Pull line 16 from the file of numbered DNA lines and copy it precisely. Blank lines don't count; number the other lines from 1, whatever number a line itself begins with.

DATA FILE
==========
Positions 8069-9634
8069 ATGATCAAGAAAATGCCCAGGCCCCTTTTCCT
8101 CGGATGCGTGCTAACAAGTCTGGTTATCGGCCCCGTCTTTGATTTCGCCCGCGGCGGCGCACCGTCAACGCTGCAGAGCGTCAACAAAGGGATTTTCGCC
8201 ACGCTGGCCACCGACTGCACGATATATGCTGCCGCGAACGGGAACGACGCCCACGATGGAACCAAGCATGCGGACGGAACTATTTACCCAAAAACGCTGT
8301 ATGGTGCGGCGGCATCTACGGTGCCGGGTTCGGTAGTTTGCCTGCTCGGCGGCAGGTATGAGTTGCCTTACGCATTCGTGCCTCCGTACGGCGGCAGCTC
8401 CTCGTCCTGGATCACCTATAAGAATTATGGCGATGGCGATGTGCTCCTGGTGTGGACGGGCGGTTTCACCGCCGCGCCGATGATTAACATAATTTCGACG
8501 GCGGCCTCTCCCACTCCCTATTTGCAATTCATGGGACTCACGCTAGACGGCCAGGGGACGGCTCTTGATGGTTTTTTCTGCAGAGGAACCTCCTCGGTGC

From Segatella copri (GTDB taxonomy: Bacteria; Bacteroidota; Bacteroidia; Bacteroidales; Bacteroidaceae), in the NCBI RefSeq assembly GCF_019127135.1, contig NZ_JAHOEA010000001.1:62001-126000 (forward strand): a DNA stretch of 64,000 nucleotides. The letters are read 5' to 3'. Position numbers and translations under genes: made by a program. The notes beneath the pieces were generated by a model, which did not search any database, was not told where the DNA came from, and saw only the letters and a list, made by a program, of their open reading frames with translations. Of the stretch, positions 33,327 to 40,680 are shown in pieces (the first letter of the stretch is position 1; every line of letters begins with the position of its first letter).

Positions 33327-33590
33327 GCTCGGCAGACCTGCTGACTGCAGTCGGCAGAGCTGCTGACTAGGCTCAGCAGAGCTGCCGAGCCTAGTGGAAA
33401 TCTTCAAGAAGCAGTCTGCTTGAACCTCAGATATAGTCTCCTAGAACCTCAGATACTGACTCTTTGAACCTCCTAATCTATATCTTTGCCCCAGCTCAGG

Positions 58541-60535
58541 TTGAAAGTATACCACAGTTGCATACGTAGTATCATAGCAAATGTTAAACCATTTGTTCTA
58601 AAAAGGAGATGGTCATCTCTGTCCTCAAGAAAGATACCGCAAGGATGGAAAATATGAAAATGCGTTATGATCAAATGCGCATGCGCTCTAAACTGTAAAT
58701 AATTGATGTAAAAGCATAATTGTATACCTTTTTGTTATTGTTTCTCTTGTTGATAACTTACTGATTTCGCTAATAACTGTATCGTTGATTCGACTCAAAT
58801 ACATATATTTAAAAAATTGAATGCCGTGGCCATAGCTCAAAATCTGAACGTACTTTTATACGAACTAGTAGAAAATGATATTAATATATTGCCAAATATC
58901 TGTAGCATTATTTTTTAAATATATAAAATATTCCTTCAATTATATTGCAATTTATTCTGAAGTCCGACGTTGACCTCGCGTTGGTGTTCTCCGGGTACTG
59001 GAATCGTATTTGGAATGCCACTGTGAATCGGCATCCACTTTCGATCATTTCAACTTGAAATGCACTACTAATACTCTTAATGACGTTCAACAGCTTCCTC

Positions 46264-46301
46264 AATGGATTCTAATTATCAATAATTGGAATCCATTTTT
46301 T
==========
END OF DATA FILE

58801 ACATATATTTAAAAAATTGAATGCCGTGGCCATAGCTCAAAATCTGAACGTACTTTTATACGAACTAGTAGAAAATGATATTAATATATTGCCAAATATC